It's your fault!  You're to blame!  It begins early in life-putting blame on someone else, refusing to say, "I'm wrong, it's my fault."  You get into a fight with your brother or sister and blame him or her for starting it.  You flunk an exam at school and you immediate look to place blame on the teacher or their instruction.  You engage in cut-throat tactics at work only to have them backfire and you look quickly to recover by designating blame to someone else or another department.  Your marriage is in turmoil and instead of searching and reflecting on your own thought process you blame the other person.  One of the hardest things for us to say is, "I was wrong, it was my fault, I am to blame, forgive me."

            Caiaphas and the Sandhedrin certainly could identify with those feelings of blame and accusation.  Jesus, who had done nothing wrong was sentenced to death because this group of men decided to place blame on someone else.  Why?  They were envious and fearful of losing the alleged power base they felt they had established throughout the region.  Regardless of whether the accusations were fair or not, Jesus was the one who it fell upon to take the fall for their fear, mistakes, and ingratitude.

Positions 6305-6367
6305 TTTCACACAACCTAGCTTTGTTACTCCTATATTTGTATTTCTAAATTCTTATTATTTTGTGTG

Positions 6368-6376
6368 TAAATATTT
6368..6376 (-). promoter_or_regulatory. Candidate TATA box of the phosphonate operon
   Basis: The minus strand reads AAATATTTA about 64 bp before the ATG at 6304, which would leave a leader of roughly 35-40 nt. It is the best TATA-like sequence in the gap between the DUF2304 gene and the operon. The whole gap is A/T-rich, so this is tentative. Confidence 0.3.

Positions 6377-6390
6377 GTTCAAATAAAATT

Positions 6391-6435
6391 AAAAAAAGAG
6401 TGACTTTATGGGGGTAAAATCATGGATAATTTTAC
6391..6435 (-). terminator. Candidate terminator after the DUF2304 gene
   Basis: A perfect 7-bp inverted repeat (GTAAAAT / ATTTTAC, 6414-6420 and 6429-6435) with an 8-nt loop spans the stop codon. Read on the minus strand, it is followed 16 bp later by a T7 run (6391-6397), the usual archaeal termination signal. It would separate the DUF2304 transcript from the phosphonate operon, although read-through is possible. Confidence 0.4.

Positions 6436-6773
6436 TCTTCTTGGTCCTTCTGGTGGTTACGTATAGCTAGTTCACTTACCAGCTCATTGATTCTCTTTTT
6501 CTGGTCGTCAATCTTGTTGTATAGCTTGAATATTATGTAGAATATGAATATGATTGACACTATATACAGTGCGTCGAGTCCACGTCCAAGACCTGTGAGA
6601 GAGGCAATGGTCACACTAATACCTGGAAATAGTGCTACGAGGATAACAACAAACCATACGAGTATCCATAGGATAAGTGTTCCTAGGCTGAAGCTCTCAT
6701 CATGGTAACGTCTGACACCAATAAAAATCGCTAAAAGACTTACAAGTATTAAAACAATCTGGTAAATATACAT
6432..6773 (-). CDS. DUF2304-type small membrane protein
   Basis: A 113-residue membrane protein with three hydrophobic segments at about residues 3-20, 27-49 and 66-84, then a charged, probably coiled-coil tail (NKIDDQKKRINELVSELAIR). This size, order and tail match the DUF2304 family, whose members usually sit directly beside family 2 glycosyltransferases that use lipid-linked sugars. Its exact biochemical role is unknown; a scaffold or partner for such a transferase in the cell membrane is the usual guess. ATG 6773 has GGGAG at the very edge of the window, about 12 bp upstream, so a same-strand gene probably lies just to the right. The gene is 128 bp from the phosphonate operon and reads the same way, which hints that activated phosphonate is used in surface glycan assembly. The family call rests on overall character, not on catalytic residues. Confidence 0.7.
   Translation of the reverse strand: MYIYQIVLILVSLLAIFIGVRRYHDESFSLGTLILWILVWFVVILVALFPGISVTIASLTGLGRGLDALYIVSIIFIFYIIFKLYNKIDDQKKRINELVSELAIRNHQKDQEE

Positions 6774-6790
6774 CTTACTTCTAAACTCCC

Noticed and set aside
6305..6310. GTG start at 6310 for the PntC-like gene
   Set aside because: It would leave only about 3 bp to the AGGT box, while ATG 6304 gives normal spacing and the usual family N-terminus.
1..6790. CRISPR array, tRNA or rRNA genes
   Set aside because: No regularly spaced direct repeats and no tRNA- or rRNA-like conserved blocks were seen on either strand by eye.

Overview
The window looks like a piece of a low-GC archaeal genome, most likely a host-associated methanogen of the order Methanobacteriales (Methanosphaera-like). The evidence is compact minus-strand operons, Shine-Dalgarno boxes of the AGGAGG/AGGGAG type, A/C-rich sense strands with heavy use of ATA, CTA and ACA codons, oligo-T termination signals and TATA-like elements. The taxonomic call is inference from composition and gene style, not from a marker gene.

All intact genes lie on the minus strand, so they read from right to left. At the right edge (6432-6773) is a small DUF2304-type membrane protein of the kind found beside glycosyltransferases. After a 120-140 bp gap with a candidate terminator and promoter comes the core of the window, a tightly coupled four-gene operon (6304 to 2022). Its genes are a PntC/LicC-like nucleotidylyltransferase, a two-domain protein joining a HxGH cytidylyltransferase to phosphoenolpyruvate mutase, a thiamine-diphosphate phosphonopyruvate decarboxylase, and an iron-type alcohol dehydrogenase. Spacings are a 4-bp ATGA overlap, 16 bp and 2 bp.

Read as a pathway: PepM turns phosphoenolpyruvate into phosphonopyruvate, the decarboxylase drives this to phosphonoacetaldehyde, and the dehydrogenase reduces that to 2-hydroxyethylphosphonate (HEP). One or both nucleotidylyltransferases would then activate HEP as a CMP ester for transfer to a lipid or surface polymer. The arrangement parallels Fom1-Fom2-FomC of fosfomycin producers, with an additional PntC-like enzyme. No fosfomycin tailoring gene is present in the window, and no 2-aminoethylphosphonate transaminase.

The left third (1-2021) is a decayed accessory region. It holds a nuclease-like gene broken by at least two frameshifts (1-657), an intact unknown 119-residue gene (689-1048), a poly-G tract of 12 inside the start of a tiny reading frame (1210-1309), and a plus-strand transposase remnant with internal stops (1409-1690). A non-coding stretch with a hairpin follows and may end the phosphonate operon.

Our text for this evening speaks to the fear of admitting that we have done wrong.  John is saying to us: Don't be afraid to say you're wrong.  When we admit that we have done wrong we are being honest with ourselves and humanity at large.

            Yet, Adam blamed Eve and Eve the serpent and so began the long, spiraling lie of deceit that unfortunately has shaped this world.  Our pride is at stake after all.  To admit responsibility for a blunder might mean risking something or giving something up at the expense of a tremendous loss.  This is the logic created by not taking the blame for our actions.  Often times we try to shield ourselves from our mistakes, and we might pretend that if no one saw them, they would simply disappear within a few short hours or days.

            Even if we overlook our sins, we often have a tendency to not only overlook them but to minimize their potential impact.  By refusing to call sin sin we overlook the damage that it may cause.  A  business person, Shop Steward, Teacher who sees something happen, scolds the offending party and then pats themselves on the back with, "I am glad I don't act that way," is just as guilty as the party who caused the problem in the first place.